No products in the basket.
I haven’t done an opinion piece in a while and thought with things slowing down for year I should stop and share my thoughts publicly. I believe it is important to be able to share my vision so that our clients are included in our growth and development.
2018 has proven to be a successful year. This success is accredited to the stable infrastructure we have put in place.
We have expanded our support team to now provide more specialized services along with reliable service delivery.
In growing Move Up’s support infrastructure, it has allowed me to step away from visa consultation role and step into business development, where I am truly thriving.
For the last year, I have been working closely with a software engineer and future investor. We are close to launching an industry changing platform which I am excited about.
Another relief, after building this business up for the last 8 years, I have found the right marketing strategy for Move Up. One that allows Move Up to communicate directly with its target audience.
Although I must be honest, our new marketing strategist helped form and define this winning strategy. Coming up with the strategy wasn’t all me.
What a relief it is being able to talk directly to our target audience. As opposed to our previously implemented “indirect” interaction.
The future of the visa industry looks bright from where I am sitting. With a stronger support team, right marketing approach and new innovations, I believe Move Up has what it takes exceed in market dominance.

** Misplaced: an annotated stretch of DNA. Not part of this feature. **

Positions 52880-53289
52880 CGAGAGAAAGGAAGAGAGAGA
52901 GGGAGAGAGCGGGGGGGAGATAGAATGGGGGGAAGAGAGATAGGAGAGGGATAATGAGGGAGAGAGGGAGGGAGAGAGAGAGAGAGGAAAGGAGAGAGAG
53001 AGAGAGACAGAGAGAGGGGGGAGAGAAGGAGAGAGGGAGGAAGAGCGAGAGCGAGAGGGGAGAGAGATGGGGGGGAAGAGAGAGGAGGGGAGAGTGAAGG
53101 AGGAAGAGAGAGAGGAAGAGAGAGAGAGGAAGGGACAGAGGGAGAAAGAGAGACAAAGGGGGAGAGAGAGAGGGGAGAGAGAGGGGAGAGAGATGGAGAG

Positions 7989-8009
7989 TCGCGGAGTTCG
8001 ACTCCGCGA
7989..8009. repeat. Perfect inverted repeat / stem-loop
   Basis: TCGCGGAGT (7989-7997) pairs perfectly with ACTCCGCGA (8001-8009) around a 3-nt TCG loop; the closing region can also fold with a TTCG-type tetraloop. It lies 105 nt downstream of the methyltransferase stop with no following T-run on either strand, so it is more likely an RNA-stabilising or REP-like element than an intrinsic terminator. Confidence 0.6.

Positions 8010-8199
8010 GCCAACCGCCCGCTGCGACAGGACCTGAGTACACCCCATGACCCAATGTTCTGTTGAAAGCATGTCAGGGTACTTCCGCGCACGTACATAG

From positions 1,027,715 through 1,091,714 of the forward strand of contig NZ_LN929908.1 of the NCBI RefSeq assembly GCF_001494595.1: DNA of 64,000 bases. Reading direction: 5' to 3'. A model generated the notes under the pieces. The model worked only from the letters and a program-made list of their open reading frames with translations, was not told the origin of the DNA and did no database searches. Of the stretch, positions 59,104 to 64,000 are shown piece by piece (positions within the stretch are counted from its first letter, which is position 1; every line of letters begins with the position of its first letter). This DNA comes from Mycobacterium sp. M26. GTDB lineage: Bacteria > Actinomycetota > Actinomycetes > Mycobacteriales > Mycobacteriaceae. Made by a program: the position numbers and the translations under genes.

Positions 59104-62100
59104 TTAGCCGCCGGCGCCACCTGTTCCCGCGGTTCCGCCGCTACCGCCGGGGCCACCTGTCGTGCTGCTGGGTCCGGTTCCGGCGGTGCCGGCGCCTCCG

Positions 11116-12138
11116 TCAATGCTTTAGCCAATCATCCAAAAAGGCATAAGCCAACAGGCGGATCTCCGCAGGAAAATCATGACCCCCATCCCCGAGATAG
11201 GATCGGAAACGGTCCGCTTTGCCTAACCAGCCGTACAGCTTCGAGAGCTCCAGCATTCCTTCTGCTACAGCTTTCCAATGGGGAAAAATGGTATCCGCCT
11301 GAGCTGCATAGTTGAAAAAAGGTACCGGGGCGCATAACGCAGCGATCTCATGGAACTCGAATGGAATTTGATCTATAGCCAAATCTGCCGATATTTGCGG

This year I have also witnessed a change in Pretoria’s decision making process. I am left to conclude that it is a re-interpretation of the old rules has led to inconsistency in approvals.
Understandably the British governments public service providers often rotate roles within their organization. Helps keeps employees engaged and their roles less sterile.
This change in shift has forced us to redefine the expectations that the British government has.
To address the inconsistency, I have personally reached out to the new manager of Pretoria’s visa department. This proved futile. They are too busy trying to gain control over the new found work load to stop and address error in applied logic.
A bit frustrating. I am forced to follow formal complaint procedures and possibly raise the threat of public awareness/ media involvement to get their attention.
Fortunately 2019 will bring Brexit. The United Kingdom needs to exit from the freedom of movement and trade agreement of the European Union treaty. They need to trade freely with other countries (without penalties) and they need to stop unskilled eastern Europeans flooding their entry level positions.
I am aware that Theresa May is not getting the public support she deserves. She is a great leader though and the British are too quick to look for fault. They are going to look back at her term and realize that she did more than what David Cameron could have.
Once the Brexit dust settles, and new boundary lines are set, I believe Brexit will raise the entry requirement bar for non-skilled workers. However, at the same time, I believe that Brexit will lower its entry requirement for skilled workers. Meaning that we could maybe see a greater ability of skilled South Africans qualifying to enter the UK.
That’s my prediction. Specifically that Brexit is a good thing (should it be followed through with) and that it will open trade with South African work force.
The next couple of months are going to be interesting.
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